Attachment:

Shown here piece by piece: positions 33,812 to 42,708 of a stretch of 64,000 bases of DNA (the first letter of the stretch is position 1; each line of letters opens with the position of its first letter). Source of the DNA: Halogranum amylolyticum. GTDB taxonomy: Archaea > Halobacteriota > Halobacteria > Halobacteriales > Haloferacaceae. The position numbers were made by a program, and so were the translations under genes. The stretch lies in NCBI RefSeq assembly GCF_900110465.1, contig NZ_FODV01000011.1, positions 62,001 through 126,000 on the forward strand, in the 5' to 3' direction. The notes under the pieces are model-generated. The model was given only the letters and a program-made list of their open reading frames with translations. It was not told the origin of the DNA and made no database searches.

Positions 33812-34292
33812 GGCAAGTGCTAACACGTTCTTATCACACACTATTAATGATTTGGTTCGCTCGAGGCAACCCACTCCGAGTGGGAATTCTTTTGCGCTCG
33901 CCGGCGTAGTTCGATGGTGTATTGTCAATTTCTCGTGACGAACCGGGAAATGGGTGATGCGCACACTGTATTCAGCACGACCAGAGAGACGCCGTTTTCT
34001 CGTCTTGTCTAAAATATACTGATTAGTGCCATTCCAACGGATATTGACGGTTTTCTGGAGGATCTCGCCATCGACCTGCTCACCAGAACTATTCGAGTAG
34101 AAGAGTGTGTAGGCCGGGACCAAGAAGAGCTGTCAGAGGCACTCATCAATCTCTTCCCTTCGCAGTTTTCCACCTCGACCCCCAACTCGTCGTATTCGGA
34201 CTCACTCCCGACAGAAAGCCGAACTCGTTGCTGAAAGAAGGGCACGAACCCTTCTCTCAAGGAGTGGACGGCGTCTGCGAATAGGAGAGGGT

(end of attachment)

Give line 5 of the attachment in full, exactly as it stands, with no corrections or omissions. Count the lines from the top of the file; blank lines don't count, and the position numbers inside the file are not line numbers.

34001 CGTCTTGTCTAAAATATACTGATTAGTGCCATTCCAACGGATATTGACGGTTTTCTGGAGGATCTCGCCATCGACCTGCTCACCAGAACTATTCGAGTAG